Students return from summer camp with unique experiences


Seeking new opportunities every day, a few Homestead students left home this summer to work as camp counselors. “I was a Counselor-in-Training at Camp Interlaken this summer,” Micah Rubin, senior, remembered. “They called us Ozrim, which is Hebrew for ‘helper’.”

While serving as a counselor, the students had many different responsibilities. “We would run certain activities while the campers were at the activities at camp. I was in charge of tennis, soccer, and other sports,” Daniel Wichman, senior and fellow Camp Interlaken attendee, noted. “I taught people how to rock climb,” Carolyn Rossman, junior and Camp Minikani counselor, added.

Also, they had responsibilities in the cabin, such as helping with homesickness. “I had one camper that was homesick. She cried for three days straight before we finally got her to open up more around the other girls. Homesickness is always a problem,” Rossman recounted.

Reflecting on the summer, the students feel that being a counselor allows for a special impact. “Your whole job is based on making kids happy,” Wichman said. “I spent eight years of my life looking up to counselors and it is fun being that person for my kids,” Rubin declared.

However, being a counselor is not always easy. “I had seventh-grade boys, and sometimes they would get into fights with each other. They are entering an interesting stage in their lives,” Wichman verbalized. “I had to problem-solve. If it [was] raining, I had to think of other activities to occupy the kids,” Rossman proclaimed.

In addition, the balance of being a counselor and a friend to campers has its challenges. “It is hard to get the kids to listen to you while earning their respect and trust and becoming friends with them,” Wichman recounted. “It’s one of the hardest jobs I can think of, but it is very rewarding.”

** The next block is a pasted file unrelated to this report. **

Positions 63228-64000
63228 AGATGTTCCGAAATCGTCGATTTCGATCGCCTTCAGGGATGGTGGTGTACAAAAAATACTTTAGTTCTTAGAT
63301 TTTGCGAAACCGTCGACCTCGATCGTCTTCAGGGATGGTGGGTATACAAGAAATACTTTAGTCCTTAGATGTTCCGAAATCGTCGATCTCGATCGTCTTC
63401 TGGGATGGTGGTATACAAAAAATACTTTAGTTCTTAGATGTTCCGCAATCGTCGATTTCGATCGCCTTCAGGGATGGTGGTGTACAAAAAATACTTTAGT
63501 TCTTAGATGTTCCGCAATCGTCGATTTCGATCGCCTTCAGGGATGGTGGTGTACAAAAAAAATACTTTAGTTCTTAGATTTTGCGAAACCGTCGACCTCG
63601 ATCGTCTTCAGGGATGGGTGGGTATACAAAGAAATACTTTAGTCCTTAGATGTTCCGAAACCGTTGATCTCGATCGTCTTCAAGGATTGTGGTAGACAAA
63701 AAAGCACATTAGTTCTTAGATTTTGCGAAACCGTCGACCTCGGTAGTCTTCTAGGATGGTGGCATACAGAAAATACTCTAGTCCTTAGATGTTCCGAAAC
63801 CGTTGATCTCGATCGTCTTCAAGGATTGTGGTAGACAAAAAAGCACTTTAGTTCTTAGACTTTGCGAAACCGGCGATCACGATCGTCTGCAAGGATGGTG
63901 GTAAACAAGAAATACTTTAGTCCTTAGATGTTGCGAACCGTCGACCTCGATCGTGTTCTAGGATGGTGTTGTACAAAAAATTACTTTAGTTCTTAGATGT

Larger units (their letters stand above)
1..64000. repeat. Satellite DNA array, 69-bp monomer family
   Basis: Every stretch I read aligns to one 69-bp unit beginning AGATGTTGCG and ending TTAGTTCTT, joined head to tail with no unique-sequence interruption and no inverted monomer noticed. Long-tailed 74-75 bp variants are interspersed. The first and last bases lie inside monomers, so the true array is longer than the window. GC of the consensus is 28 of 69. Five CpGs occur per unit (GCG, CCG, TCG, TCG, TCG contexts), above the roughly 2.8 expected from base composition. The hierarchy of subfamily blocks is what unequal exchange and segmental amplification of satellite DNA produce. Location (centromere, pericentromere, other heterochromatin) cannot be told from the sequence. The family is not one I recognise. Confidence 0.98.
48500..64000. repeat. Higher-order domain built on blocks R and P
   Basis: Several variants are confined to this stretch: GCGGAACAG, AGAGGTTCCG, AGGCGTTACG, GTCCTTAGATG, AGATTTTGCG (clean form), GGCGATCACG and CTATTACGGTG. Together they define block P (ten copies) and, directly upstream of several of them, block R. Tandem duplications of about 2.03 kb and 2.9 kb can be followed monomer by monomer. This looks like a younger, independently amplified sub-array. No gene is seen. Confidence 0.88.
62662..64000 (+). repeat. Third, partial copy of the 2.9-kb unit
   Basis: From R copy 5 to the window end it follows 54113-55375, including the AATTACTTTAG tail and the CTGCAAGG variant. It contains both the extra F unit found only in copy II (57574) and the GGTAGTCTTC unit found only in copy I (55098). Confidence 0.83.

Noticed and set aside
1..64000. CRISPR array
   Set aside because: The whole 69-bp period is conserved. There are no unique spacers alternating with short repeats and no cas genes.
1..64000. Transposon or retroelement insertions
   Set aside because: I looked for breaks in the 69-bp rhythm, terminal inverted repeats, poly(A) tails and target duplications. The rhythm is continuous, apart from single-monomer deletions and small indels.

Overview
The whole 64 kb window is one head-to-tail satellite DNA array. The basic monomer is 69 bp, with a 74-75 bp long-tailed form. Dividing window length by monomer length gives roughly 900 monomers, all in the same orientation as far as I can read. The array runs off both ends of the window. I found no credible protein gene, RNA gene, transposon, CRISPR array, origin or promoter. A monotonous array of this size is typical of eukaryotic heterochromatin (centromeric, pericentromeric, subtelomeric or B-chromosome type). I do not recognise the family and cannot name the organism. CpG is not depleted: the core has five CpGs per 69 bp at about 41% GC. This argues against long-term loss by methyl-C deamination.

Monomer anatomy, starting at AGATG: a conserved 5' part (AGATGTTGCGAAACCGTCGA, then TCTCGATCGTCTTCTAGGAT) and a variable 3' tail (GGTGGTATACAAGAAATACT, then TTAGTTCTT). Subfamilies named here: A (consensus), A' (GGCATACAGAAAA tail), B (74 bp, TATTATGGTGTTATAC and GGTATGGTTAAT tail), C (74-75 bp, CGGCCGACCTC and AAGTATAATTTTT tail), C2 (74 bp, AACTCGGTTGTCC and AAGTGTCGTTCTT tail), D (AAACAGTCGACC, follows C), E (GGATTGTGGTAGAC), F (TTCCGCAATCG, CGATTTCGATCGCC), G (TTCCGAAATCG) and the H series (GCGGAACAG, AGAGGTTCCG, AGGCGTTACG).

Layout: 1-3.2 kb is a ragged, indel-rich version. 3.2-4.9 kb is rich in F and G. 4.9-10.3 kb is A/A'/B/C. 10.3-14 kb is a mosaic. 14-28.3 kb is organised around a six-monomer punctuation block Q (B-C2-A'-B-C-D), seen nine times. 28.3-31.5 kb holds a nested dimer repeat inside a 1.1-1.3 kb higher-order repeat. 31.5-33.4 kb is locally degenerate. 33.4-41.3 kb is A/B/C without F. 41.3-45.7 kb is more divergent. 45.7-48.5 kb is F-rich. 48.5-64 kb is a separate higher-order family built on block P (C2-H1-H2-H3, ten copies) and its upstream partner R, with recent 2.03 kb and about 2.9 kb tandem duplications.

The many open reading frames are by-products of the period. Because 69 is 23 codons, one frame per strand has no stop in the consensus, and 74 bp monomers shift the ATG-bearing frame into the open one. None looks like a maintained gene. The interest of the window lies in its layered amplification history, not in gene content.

Overall, many lessons were learned. “I learned to be patient, especially with younger kids. I also know that with problem-solving, sometimes the resolution does not come right away, and that you need to work through it,” Rubin voiced.

Daniel Wichman (white shirt standing in circle second from left) and Micah Rubin (plaid shirt), seniors, lead a group of campers in preparation for a nightly skit at Camp Interlaken JCC. Rubin and Wichman have attended Interlaken for eight summers, but this was their first as counselors. “It is one of the most rewarding jobs,” Rubin stated. Photo provided by Micah Rubin.
Micah Rubin, senior and counselor at Camp Interlaken JCC, poses with Jacob Florsheim, one of his campers, and Michael Dooley, his co-counselor. As a counselor, Rubin learned many different skills both inside and outside the cabin. “I got to become a lifeguard, which was fun because I could be at the lake,” Rubin recounted. Photo provided by Micah Rubin.
Posing with his campers, Micah Rubin, senior and counselor at Camp Interlaken JCC, shares a smile. Rubin’s campers were entering seventh grade. “I would make sure all of my kids were feeling well and at their activities. If they were homesick, we would help them as well,” Rubin voiced. Photo provided by Micah Rubin.


Print Friendly, PDF & Email